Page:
Sunday, April 29, 2012

Mixed vegetables and Liebster award

Last week I was pleasantly surprised  to see an award from Janiene of Thebishopfamilysite  It lead me to discover her blog where she journals about her life, homeschooling and her beautiful three children. Thank you Janiene!


Now it is my turn to forward the award:
Here are the rules:
  • Thank your Liebster Blog Award presenter on your blog.
  • Link back to the blogger who awarded you.
  • Give your top 5 picks for the award.
  • Inform your top 5 by leaving a comment on their blog.
  • Post the award on your blog.
So here are my picks for forwarding this award:
5.Spice n Sugar Tales

I love all the above blogs for their innovative recipes, photographs and beautiful write-ups.

Today's recipe is again a simple mixed vegetable. It is very flavorful without too many spices and cooks in the juices released by the vegetables. I added some cashew paste to make it richer. But it can me be without adding cashews too.  I love to use panch phoran as a spice mix in my vegetables and even lentils.


1 medium cauliflower florets
1 potato cubed
1/2 cup peas
1 cup spinach leaves
1/2 cup paneer cubes
1 tbsp panch phoran
1 tsp turmeric
2 dry chillies
curry leaves
1 tsp garam masala
1 tbsp mustard oil
1/2 cup cashews soaked in water for half and hour and ground to a fine paste with water

Heat mustard oil and add the panch phoran seeds, asafoetida, turmeric, red chilies, and curry leaves. As the seeds start spluttering add the cauliflower and potatoes. Add the salt, cover and cook for about 5 minutes. The potatoes should be almost cooked, when you add in the frozen peas, paneer, spinach and garam masala. Mix everything well and stir around for a minute. Now pour the cashew paste and add more water to get the desired consistency.


Saturday, April 21, 2012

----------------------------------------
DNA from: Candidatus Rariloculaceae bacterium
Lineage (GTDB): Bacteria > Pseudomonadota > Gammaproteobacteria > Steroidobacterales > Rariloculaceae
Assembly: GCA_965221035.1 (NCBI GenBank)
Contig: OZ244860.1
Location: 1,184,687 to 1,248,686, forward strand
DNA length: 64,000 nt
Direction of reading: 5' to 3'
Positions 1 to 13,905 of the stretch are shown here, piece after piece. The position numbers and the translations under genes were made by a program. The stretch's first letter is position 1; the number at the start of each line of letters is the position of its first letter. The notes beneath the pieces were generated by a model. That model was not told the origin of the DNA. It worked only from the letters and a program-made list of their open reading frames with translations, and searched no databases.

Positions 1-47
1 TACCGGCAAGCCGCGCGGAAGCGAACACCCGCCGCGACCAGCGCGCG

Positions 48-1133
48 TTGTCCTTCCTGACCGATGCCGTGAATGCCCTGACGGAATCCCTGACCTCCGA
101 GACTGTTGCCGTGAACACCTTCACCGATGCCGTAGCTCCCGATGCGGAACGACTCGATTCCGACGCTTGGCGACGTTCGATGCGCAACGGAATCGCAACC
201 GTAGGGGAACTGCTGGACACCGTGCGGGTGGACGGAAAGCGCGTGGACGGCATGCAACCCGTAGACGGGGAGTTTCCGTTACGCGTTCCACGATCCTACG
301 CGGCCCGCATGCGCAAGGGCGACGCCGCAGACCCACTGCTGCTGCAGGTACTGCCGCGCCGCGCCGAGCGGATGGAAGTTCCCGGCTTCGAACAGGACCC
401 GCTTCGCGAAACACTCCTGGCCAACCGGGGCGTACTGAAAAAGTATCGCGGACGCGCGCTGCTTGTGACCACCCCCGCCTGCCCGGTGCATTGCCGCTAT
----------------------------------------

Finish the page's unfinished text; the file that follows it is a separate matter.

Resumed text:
Palak Paneer, Meethe Chawal

Palak Paneer is something I make quite often. I like to mix other greens along with the spinach and this time I used kale. I like kale for its taste and also its nutritional properties, but it is time consuming to wash trim, chop and then cook the leaves. But I learned a trick from a friend (thanks "A") who freezes the leaves in a zip lock after they have been washed. Whenever you need it just take out the bag and crush the leaves in the bag. The leaves crumble easily and can be added to soups or other vegetables.  Here I mixed it with spinach. I also made a sweet saffron rice which is a popular North Indian rice dish but I had never made it before. It tasted quite nice with the palak paneer and kale and balanced the slight bitterness that kale leaves tend to have.

1 cup frozen spinach leaves (thawed)
1 cup kale leaves
1 medium onion (sliced)
2 tbsp. ginger garlic paste
1 tomato (chopped)
1 green chilli
2 sweet peppers (optional)
1 cup cubed paneer
6-7 cashews (soaked in water)
1 teaspoon each of cumin seeds, turmeric powder, garam masala, red chili powder
1 bay leaf, 2 black cardamon, one stick cinnamon.
salt according to taste
1 tbsp. oil for cooking


Heat the oil and add cumin seeds, black cardamom, bay leaf and cinnamon. Fry till the seeds splutter and the cinnamon swells up. Now add the sliced onion and green chilli and fry till the onion just start turning golden. Mix the ginger garlic paste and all the dry spices. Fry for a minute and add the tomatoes and cashews. Cover and cook till the tomatoes wilt. Now remove the whole spices with a fork (cinnamon, cardamom and bay leaf). Add the spinach and mix everything well. Transfer into a blender or using a hand blender grind the vegetables. Pour it back into the pan and add water if needed. Stir fry the paneer and sweet peppers with a teaspoon of oil and mix it with the spinach. Cover and cook for another 5-10 minutes. I served it with this sweet rice.

Methe chawal (sweet saffron rice)